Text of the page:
Can you reduce workplace risk to a mathematical equation?
By Sam Waltz
So, what’s the role of Risk in the workplace?
What’s your Risk Quotient (RQ)?
And what’s the Hazard (H) where you work?
RQ and H each enjoy the privilege of being both technical, specific concepts, defined by particular industries, as well as general concepts. Here, I use them in a general, not specific, context.
As an employee, or self-employed, or entrepreneur, or even a volunteer, can you rid risk as an element of where you go to work?
That seemed the crux of an issue in July between a teacher and a Brandywine School Board member in Delaware.
She wrote her employer, concerned about risk to her health during the pandemic, if she goes back to work as a teacher, selling her services and her time to her customers: the taxpayers, their community and its children.
If you’re not comfortable with the risk in that, the school board member told her, “maybe it’s time to get another career.” (Some skeptics wondered if she was simply after “free money,” to be paid by taxpayers and not have to go to work.)
Clearly, she was telling her boss that her RQ – defined by Wikipedia as “a measure of a person’s natural level of risk inclination” – was inadequate for the H, the Hazards, of her job working with her customers, as a public employee of the taxpayers, of serving them.
Hazard, Wikipedia defines, focusing on its more technical size, is “the ratio of the potential exposure to a substance and the level at which no adverse effects are expected. If the Hazard Quotient is calculated to be less than 1, then no adverse health effects are expected as a result of exposure. If the Hazard Quotient is greater than 1, then adverse health effects are possible.”
“The Hazard Quotient cannot be translated to a probability that adverse health effects will occur, and is unlikely to be proportional to risk. It is especially important to note that a Hazard Quotient exceeding 1 does not necessarily mean that adverse effects will occur,” it concluded.
Employers mitigate hazard and risk all the time. Literally, they do it every day. And millions of people go to work and practice safe behaviors, doing their part to mitigate risk. But, even as risk is mitigated, it simply cannot be eliminated in life, or in living. It’s always there.
When women and men volunteer for careers in public safety, they volunteer to take on an above-average amount of risk. And they’re compensated for it, really today at about the same level as teachers are compensated for teaching in public schools.
When I volunteered for US Army service during the Vietnam War, I was volunteering to put my life on the line for my country, and its people, and what it says it represents. Some people, perhaps many, were afraid of that inherent risk, and some actually fled, or hid, to avoid that risk. Fear may have saved their lives.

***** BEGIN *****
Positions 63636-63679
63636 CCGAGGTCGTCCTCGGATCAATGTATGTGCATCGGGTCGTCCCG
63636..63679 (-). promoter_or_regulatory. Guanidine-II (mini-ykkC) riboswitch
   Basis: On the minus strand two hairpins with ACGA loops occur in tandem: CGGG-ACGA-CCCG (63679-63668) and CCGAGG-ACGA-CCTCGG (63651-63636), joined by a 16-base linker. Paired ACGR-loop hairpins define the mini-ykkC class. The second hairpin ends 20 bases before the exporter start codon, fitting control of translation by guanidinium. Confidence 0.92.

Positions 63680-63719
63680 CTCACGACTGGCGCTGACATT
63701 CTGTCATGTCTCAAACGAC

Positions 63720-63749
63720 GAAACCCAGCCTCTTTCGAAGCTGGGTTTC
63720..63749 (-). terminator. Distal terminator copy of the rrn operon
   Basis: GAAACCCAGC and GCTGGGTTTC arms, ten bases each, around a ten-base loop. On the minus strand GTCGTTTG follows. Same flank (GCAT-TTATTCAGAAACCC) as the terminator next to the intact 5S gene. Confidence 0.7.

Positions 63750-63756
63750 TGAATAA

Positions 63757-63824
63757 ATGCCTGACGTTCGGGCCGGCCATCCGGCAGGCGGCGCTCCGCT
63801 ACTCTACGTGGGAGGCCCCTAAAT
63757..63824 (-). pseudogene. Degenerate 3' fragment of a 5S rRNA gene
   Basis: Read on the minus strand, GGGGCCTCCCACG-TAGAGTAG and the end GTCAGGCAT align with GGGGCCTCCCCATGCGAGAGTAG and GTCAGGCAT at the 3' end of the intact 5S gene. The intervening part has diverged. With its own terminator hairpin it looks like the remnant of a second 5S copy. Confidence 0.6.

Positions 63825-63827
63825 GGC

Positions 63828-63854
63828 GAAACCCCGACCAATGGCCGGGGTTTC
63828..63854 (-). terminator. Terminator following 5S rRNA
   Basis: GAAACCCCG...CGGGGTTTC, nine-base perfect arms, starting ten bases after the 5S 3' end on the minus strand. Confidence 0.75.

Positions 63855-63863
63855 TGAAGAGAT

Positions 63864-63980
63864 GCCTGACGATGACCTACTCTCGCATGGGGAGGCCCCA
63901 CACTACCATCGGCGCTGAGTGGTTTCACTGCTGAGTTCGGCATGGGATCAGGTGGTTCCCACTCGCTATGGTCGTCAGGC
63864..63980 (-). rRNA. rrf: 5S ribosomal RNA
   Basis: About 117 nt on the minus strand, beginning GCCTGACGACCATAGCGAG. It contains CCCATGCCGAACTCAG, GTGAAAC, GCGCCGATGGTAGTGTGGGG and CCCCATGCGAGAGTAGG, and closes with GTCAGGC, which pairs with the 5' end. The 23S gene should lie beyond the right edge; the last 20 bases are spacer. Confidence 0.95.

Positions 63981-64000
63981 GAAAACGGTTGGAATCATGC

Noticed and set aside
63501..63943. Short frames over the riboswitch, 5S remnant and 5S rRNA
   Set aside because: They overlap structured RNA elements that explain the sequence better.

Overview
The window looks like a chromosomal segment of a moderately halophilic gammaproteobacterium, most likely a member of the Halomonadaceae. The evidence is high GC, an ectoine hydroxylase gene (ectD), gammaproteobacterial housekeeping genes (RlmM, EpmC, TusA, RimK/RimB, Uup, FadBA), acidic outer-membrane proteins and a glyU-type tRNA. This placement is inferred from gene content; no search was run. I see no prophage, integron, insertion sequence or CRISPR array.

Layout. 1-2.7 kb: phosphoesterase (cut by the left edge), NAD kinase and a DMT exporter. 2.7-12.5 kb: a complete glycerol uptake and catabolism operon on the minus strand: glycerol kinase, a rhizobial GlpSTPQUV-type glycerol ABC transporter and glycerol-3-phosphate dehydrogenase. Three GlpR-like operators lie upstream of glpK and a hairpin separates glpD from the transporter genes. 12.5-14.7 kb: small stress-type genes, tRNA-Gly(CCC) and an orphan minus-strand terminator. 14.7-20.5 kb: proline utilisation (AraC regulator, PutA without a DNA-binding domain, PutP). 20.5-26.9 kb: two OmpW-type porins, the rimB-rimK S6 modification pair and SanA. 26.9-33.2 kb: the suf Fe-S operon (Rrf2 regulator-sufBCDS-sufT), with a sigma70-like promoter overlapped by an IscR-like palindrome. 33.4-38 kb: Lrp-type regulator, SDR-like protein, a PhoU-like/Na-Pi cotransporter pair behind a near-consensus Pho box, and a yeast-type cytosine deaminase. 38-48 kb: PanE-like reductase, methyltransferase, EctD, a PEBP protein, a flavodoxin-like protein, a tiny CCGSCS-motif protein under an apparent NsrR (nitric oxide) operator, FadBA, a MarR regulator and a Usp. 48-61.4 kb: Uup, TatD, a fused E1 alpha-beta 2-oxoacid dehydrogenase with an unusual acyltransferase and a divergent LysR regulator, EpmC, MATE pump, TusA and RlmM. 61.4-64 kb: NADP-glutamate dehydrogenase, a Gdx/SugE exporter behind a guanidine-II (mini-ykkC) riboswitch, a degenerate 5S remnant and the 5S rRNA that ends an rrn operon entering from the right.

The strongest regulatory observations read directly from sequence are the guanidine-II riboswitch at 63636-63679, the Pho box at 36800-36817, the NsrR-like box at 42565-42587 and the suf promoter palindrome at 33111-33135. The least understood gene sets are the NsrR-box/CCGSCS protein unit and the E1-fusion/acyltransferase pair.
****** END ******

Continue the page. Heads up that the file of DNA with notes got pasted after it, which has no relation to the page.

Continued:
Every day, as society learns more about itself, its work, its diseases, its people, the calculus of risk changes. And, clearly, not all risk can be mitigated.
Those same people who the teacher told her employer that she’s afraid of being around go food shopping, to visit the doctor, and to have meals out. They get their cars serviced at Campanella’s, their prescriptions filled at Walgreen’s, and maybe to church to worship. They literally are served by hundreds of people who have dealt with the risk and hazard calculus and decided they have a commitment, that fear will not prevail with them.
Look, I do have a “special sympathy” for the teacher in this, since four immediate members of my family have taught, or teach.
Fear is a natural data point on the continuum of human emotions, and I don’t blame her if she feels a bit overwhelmed by fear. It happens. Not all risk can be mitigated.
And, to me, her fear translates to a sense of self-importance. She seems to feel more important than the person who takes the risk selling her food, or medicine, or servicing her car, or delivering her packages. Yes, certainly, she’s important.
At the end of the day, I come down with her employer, with the school district, its board (which tried to dodge getting involved in that no-win controversy), and the board member, who arguably could and should have used a bit more tact, diplomacy and timing in how he responded, in order not to inflame his employees.
Every job has risk, and every person encounters risk every day in life. That’s simply the way that it is.
Employers should work regularly to do what they can to reduce risk.
But employees have an equal responsibility.
After knowing and acknowledging the risk, if they find more or different risk in the job than they find comfortable for themselves, or their families, or if the risk in the workplace evolves or changes over time, then, as the School Board volunteer counseled the teacher, she should find another occupation.
That’s what I’d counsel any employee. Perhaps a bit more tactfully than the School Board member did, but, nonetheless, the message would be the same.
Sam Waltz is publisher emeritus of the Delaware Business Times.